What did you do when you were 17? Did you write your own music? Shoot your own videos? Worked two part-time jobs? All while finishing high school? Yeah though so…
Meet Megan Landry. Some magazines already hail the 17 years old Canadian artist as the next Lorde, and there’s certainly an aura of upcoming success around her. She has been playing piano since the age of 4 and writing since the age of 11. She’s wining awards left and right. 50% of the sales from her music go to the charity, World Vision. It seems like this teenage girl put all the puzzle pieces for a successful music career into place, so we wanted to know a bit more and started a brief email exchange with Megan…
Megan, as a 17 year old singer/songwriter from Canada, you have won quite a few awards already. Tell us a bit what it means to be a young artist in today’s diverse music industry and what in your eyes was your biggest achievement.
I used to feel like a little lost fish in a large pond when I first started off, but the more I look at the people around me, the more I’m feeling like I blend in. Artists are getting younger and younger, for example, Lorde is only a few months younger than I am and she’s achieved massive success. Awards are nice but that isn’t what drives me. I think my biggest achievement so far would be my music video “wallpaper.” It’s difficult to plan, shoot and edit an entire music video on your own opposed to paying a company to do it for you. I like that challenge. It took two months to personally pick, choose and contact the models, put together the costumes from thrift stores, design the sets and dissect the footage into the final product. It was worth it though!
You write your own music. You shoot your own videos. With technology today everything gets more accessible and barriers get broken down. How do you incorporate technology into your creative process?
Technology is a familiar friend to many of us, especially for diy artists and bloggers, with no budgets. I use technology all the time for creative inspiration. I’m always on-line, looking at websites such as Pinterest, Google, Tumblr, etc. and love Youtube.
I’ve read that the inspiration behind your song “Wallpaper” comes from staying up late worrying about stuff you can’t change, like global warming, war or cancer. If you would be able to change one thing, what would it be and why?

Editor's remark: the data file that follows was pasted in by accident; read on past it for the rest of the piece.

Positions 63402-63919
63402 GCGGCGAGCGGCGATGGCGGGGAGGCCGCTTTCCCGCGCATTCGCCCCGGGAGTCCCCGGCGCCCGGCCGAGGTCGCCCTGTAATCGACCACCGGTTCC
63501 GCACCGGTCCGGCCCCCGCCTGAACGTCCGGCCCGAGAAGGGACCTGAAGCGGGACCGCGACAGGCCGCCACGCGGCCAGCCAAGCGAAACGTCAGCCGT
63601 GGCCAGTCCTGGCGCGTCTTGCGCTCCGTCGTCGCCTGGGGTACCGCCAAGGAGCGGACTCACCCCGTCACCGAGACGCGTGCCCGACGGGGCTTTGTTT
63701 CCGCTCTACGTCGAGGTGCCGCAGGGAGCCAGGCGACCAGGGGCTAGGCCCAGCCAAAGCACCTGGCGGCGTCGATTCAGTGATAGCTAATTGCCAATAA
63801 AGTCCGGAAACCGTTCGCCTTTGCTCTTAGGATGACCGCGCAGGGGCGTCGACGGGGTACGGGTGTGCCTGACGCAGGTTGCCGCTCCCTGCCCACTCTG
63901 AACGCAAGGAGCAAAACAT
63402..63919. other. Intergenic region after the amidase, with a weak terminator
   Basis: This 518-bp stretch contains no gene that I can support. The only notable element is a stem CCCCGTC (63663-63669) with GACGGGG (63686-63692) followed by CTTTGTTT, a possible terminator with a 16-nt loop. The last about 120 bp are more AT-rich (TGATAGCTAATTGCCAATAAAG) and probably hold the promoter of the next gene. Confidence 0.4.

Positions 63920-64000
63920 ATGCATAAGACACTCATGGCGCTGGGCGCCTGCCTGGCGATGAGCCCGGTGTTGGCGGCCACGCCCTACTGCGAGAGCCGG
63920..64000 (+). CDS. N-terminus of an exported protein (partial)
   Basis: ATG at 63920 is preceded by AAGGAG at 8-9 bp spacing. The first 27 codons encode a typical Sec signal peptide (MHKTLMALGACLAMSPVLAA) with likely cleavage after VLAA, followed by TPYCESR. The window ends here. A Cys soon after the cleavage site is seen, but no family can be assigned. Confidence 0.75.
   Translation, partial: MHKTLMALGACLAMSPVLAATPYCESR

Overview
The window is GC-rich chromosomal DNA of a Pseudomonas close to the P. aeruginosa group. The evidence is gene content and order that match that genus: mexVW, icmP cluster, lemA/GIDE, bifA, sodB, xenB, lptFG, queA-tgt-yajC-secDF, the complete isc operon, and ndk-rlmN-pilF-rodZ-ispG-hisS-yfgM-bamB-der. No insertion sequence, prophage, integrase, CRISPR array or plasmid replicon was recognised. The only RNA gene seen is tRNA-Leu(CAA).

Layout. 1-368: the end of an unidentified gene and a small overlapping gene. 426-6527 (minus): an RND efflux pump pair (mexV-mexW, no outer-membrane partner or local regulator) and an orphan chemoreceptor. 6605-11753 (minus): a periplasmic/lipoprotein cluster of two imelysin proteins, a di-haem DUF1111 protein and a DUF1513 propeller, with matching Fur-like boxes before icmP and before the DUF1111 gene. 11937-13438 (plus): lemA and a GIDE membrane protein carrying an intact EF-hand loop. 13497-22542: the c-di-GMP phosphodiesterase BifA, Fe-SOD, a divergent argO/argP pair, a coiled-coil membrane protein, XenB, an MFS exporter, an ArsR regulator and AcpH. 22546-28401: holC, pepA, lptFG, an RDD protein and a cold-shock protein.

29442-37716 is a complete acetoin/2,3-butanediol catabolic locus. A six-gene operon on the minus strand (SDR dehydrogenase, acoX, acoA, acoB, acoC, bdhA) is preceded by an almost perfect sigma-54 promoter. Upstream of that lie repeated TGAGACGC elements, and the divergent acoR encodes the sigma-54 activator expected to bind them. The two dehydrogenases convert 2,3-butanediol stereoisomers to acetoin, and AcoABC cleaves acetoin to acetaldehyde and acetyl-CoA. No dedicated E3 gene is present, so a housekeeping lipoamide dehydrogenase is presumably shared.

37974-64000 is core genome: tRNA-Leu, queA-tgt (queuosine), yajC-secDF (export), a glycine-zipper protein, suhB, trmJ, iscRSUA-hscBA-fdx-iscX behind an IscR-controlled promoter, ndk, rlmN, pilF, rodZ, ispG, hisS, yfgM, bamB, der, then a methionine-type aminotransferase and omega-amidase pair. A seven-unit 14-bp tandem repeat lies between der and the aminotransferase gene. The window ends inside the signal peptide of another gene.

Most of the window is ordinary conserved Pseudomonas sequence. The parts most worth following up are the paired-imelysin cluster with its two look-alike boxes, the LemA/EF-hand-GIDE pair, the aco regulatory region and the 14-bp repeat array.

There too many struggles and so many obstacles that people have to deal with, ranging from discrimination to starvation and everything in between. It weighs on me. If I could fix one problem and one problem only, I would eliminate global warming because it’s bigger than any other issue that we face and it’s bigger than any of us; we cannot fix it, we can only slow down it’s process. That’s scary!
You seem to be well on your way to success in the industry, but if there was no music in the world, what would you do instead?
Music is just one of my creative passions. Although I love music and being a songwriter, I’m also a writer—a poet, and I’m working on a fiction novel right now. I draw, sketch, sculpt, design, etc. too. I work with photography, love photoshop and videography, whether associated with music or not. Overall, writing is probably my number one thing to do though … next to music.
Tell us where we can find you online and are there any new projects in the works?
You can find me at these links: Youtube, Facebook, Twitter, Reverbnation, Instagram & LinkedIn. I always have something brewing. Music wise I’m in the midst of putting together a video for my song “Nose Bleeds”. It’s not released yet, but I attached the final mp3 if you want to share it, that’s okay. I have another new song, “Marathons,” which will be released probably before “Nose Bleeds” because it’s almost finished, but I won’t do a full video for this one too (no time).
Lastly, do you have a favourite quote or song lyric that inspires you and want to share with us?
There are so many great quotes. This one comes top of mind for some reason today.
“The devil doesn’t come dressed in a red cape and pointy horns. He comes as everything you’ve ever wished for.” — Mac Tucker
It’s important to differentiate the true goodness from the fake stuff and understand who you can trust and who you shouldn’t. It’s a very powerful quote.
Thanks for your time Megan!